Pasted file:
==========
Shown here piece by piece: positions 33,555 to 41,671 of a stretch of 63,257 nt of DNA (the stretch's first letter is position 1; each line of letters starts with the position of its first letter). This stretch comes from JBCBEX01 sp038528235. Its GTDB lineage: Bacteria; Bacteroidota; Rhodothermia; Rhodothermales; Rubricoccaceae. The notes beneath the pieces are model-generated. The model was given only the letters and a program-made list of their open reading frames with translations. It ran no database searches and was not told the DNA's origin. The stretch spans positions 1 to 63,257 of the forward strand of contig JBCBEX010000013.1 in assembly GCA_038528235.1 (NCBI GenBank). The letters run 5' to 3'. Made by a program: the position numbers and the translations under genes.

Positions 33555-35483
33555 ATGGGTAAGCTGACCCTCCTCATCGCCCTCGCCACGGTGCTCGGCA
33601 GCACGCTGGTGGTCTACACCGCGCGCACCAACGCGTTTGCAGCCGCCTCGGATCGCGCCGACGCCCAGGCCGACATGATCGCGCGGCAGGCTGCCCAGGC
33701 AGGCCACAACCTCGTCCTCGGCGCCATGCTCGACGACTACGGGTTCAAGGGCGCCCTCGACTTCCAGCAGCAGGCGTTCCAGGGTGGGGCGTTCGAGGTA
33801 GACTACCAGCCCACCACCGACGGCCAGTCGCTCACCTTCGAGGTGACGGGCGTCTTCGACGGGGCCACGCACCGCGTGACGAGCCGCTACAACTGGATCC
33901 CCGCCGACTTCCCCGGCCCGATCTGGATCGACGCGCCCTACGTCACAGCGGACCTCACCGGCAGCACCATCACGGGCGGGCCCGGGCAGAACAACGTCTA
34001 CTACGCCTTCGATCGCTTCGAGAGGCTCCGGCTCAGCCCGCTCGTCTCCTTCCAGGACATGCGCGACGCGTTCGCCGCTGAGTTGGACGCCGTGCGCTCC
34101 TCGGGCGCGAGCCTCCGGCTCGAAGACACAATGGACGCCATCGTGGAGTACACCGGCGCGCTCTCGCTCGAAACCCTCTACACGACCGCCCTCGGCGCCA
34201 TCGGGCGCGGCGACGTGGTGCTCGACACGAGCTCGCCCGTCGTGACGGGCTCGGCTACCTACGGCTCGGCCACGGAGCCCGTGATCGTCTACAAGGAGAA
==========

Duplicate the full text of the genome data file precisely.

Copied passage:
Shown here piece by piece: positions 33,555 to 41,671 of a stretch of 63,257 nt of DNA (the stretch's first letter is position 1; each line of letters starts with the position of its first letter). This stretch comes from JBCBEX01 sp038528235. Its GTDB lineage: Bacteria; Bacteroidota; Rhodothermia; Rhodothermales; Rubricoccaceae. The notes beneath the pieces are model-generated. The model was given only the letters and a program-made list of their open reading frames with translations. It ran no database searches and was not told the DNA's origin. The stretch spans positions 1 to 63,257 of the forward strand of contig JBCBEX010000013.1 in assembly GCA_038528235.1 (NCBI GenBank). The letters run 5' to 3'. Made by a program: the position numbers and the translations under genes.

Positions 33555-35483
33555 ATGGGTAAGCTGACCCTCCTCATCGCCCTCGCCACGGTGCTCGGCA
33601 GCACGCTGGTGGTCTACACCGCGCGCACCAACGCGTTTGCAGCCGCCTCGGATCGCGCCGACGCCCAGGCCGACATGATCGCGCGGCAGGCTGCCCAGGC
33701 AGGCCACAACCTCGTCCTCGGCGCCATGCTCGACGACTACGGGTTCAAGGGCGCCCTCGACTTCCAGCAGCAGGCGTTCCAGGGTGGGGCGTTCGAGGTA
33801 GACTACCAGCCCACCACCGACGGCCAGTCGCTCACCTTCGAGGTGACGGGCGTCTTCGACGGGGCCACGCACCGCGTGACGAGCCGCTACAACTGGATCC
33901 CCGCCGACTTCCCCGGCCCGATCTGGATCGACGCGCCCTACGTCACAGCGGACCTCACCGGCAGCACCATCACGGGCGGGCCCGGGCAGAACAACGTCTA
34001 CTACGCCTTCGATCGCTTCGAGAGGCTCCGGCTCAGCCCGCTCGTCTCCTTCCAGGACATGCGCGACGCGTTCGCCGCTGAGTTGGACGCCGTGCGCTCC
34101 TCGGGCGCGAGCCTCCGGCTCGAAGACACAATGGACGCCATCGTGGAGTACACCGGCGCGCTCTCGCTCGAAACCCTCTACACGACCGCCCTCGGCGCCA
34201 TCGGGCGCGGCGACGTGGTGCTCGACACGAGCTCGCCCGTCGTGACGGGCTCGGCTACCTACGGCTCGGCCACGGAGCCCGTGATCGTCTACAAGGAGAA